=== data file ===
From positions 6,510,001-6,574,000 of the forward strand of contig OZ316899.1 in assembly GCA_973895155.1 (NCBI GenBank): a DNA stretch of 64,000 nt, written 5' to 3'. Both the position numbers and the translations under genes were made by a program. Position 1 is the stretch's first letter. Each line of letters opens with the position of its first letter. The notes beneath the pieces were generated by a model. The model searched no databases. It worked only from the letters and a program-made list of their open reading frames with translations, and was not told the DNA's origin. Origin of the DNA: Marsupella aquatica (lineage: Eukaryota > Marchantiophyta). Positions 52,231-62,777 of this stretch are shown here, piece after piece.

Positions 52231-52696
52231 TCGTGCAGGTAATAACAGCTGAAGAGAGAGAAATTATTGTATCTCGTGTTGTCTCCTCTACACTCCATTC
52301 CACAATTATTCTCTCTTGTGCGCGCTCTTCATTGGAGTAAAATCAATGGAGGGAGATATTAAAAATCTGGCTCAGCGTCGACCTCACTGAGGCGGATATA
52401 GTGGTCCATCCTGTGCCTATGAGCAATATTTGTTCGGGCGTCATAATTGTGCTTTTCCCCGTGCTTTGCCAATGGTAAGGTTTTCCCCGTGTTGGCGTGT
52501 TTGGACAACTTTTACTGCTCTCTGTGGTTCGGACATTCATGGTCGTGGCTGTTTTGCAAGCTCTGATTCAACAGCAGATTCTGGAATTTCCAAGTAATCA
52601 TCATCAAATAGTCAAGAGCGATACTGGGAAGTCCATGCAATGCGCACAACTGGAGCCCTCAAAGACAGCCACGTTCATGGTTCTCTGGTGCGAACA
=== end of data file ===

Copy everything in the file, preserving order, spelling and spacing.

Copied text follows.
From positions 6,510,001-6,574,000 of the forward strand of contig OZ316899.1 in assembly GCA_973895155.1 (NCBI GenBank): a DNA stretch of 64,000 nt, written 5' to 3'. Both the position numbers and the translations under genes were made by a program. Position 1 is the stretch's first letter. Each line of letters opens with the position of its first letter. The notes beneath the pieces were generated by a model. The model searched no databases. It worked only from the letters and a program-made list of their open reading frames with translations, and was not told the DNA's origin. Origin of the DNA: Marsupella aquatica (lineage: Eukaryota > Marchantiophyta). Positions 52,231-62,777 of this stretch are shown here, piece after piece.

Positions 52231-52696
52231 TCGTGCAGGTAATAACAGCTGAAGAGAGAGAAATTATTGTATCTCGTGTTGTCTCCTCTACACTCCATTC
52301 CACAATTATTCTCTCTTGTGCGCGCTCTTCATTGGAGTAAAATCAATGGAGGGAGATATTAAAAATCTGGCTCAGCGTCGACCTCACTGAGGCGGATATA
52401 GTGGTCCATCCTGTGCCTATGAGCAATATTTGTTCGGGCGTCATAATTGTGCTTTTCCCCGTGCTTTGCCAATGGTAAGGTTTTCCCCGTGTTGGCGTGT
52501 TTGGACAACTTTTACTGCTCTCTGTGGTTCGGACATTCATGGTCGTGGCTGTTTTGCAAGCTCTGATTCAACAGCAGATTCTGGAATTTCCAAGTAATCA
52601 TCATCAAATAGTCAAGAGCGATACTGGGAAGTCCATGCAATGCGCACAACTGGAGCCCTCAAAGACAGCCACGTTCATGGTTCTCTGGTGCGAACA